Reaney Days

Reaney Days

Thursday, August 30, 2012

A Shirt's Tale

A few years ago when I was putting my new home together I decided I wanted to surround myself with the things that are most important to me. Topping that list was family and to that end one of my most treasured pieces is this shirt that belonged to my dad.
My father, Bill Lamphere, was a cattleman having been for many years the manager/herdsman of Free Baer Farm, first in Stone Arabia and then in Palatine Bridge. Free Baer Farm was a dairy farm with a milking herd of about 40 registered Holsteins. Every year at this time the farm would take a string of show cattle to the Fonda Fair and the NY State fair in Syracuse. This shirt, which now hangs in my bedroom was my dad's "show shirt". Soft from many washings, I would guess it now to be about 50 years old.
A proud veteran of WWII my dad was awarded a Purple Heart and Oak Leaf Cluster for action seen at the Battle of the Bulge and during the crossing of the Rhine river at Remagen. In addition he recieved a Bronze Star, a Silver Star and a Combat Infantry Badge. Dad was also well know throughout the valley for his fine singing voice and his lay ministry work.
Over the years I have told parents who were discouraged as their child struggled to read, or even worse, didn't like reading, that besides encouraging kids to read and reading to them, they needed to set the example and be readers themselves. I am living proof of that. My dad read all the time across the board on a variety of subjects. Frequently after my siblings had left home and it was just my parents and myself, many a morning I would be at one end of the dining room table with a book while my dad was at the other with his own book. We crunched our Corn Flakes to the whispering sound of pages turning.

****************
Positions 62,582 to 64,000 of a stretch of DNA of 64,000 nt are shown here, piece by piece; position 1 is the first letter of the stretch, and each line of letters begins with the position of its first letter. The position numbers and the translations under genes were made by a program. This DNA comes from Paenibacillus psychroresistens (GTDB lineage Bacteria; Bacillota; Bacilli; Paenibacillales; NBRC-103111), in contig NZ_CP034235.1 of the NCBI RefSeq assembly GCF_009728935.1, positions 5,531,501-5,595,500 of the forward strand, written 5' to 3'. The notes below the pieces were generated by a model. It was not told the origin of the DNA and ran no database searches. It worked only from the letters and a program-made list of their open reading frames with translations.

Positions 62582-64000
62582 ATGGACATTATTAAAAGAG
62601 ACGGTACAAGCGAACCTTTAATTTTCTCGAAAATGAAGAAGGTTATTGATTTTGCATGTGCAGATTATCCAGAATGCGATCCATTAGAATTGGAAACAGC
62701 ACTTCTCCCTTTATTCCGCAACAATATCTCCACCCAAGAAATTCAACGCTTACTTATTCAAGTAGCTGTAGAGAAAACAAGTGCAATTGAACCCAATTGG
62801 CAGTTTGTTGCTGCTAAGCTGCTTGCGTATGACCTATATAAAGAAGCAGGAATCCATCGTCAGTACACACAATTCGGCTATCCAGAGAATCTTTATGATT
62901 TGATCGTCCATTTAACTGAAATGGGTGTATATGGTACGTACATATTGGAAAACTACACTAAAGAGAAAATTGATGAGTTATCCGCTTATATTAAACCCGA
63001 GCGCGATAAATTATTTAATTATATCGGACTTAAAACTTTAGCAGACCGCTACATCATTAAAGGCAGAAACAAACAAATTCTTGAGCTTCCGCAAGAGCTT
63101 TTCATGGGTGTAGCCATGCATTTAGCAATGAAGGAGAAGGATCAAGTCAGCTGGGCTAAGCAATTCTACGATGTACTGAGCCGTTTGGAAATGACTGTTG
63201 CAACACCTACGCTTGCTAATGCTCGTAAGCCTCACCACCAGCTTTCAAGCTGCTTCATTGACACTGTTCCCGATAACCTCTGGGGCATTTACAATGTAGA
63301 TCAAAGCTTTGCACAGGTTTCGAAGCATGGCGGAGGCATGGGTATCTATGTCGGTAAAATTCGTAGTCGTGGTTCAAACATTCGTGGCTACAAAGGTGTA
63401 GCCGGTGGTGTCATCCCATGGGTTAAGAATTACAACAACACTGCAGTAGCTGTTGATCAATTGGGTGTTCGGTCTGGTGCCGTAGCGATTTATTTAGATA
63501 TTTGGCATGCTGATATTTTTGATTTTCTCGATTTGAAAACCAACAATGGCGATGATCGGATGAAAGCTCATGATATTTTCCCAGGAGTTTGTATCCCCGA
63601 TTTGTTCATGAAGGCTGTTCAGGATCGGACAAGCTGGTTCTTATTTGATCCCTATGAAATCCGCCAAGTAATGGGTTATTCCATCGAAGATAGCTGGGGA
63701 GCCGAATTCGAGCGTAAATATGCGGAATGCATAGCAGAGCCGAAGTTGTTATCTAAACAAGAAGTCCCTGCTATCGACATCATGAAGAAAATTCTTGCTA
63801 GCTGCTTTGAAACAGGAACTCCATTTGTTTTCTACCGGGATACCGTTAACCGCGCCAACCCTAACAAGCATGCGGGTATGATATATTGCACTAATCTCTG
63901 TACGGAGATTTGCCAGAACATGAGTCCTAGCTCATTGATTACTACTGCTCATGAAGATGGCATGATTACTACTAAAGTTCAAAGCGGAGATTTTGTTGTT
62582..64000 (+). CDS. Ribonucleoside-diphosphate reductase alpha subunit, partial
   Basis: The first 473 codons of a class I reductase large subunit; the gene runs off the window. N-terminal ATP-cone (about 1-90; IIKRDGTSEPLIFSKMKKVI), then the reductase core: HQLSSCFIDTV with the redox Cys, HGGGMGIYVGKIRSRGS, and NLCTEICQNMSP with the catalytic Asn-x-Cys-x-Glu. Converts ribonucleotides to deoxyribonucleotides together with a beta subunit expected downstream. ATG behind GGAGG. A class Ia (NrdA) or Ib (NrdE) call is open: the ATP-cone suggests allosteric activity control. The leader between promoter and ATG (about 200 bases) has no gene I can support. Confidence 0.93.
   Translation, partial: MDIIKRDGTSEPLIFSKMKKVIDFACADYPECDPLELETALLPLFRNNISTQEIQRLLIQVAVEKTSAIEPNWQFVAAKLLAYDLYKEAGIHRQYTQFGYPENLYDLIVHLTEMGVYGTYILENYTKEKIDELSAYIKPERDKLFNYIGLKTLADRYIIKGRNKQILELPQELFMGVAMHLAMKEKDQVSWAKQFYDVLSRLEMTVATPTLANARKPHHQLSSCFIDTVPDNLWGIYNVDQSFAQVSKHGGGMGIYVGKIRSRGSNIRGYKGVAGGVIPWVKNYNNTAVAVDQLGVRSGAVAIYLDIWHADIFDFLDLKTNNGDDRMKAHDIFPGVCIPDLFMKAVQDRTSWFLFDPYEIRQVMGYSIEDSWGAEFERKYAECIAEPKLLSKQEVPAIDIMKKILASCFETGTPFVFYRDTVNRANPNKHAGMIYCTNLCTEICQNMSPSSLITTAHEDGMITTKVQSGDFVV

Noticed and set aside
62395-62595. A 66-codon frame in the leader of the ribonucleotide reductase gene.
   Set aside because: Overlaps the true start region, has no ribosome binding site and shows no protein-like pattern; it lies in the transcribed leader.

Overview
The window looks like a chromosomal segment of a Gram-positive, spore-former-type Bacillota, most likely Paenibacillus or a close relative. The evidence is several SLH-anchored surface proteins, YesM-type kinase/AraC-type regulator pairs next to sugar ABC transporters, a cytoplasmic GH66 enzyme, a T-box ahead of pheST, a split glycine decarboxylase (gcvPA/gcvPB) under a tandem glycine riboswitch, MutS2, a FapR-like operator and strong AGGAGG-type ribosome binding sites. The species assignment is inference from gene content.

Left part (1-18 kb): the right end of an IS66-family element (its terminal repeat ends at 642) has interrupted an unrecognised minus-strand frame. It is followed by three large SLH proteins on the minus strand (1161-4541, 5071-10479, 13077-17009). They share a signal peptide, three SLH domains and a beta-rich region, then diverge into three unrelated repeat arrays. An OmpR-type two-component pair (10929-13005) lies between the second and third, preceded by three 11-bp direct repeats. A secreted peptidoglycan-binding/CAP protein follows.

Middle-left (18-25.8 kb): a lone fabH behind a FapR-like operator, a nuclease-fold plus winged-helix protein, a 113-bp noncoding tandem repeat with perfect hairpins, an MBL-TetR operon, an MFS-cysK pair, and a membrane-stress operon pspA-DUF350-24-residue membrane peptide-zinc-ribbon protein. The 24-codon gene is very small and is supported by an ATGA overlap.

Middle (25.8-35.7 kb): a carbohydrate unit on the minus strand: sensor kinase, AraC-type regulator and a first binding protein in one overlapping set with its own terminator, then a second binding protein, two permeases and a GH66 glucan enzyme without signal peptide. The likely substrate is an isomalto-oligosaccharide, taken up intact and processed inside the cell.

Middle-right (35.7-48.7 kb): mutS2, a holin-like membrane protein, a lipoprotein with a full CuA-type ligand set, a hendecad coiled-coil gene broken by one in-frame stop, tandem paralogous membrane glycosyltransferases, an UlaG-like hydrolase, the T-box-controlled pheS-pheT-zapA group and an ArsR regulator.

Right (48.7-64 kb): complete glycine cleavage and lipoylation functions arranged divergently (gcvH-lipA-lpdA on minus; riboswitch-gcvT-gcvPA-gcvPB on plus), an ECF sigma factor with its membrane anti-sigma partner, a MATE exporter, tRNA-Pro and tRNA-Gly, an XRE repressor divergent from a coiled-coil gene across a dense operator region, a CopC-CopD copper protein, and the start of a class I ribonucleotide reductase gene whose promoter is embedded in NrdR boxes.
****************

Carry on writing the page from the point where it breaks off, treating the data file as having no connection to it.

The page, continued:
Sometimes I doubt that my life's path would have led me to 19 Kingsbury Ave if it were not for the "reading" influence of my father. When I wake up in the morning and see his shirt I am reminded of the wonderful childhood that I enjoyed and the great man that was my dad; I am so very thankful that he loved to read.

1 comment:

  1. Your ppst reminds me of my own father, who also ate a bowl of corn flakes each morning with the Binghamton Sun Bulletin propped in front of him. When he got home at night, the Evening Press was awaiting him. Binghamton only has one paper now--a shadow of its former self--but it's because of my parents' breakfast habit (Mom read the morning paper with poached eggs on toast and a cup of hot tea), that I was first interested in writing for a paper.
    Thanks for sharing your sweet reminiscence!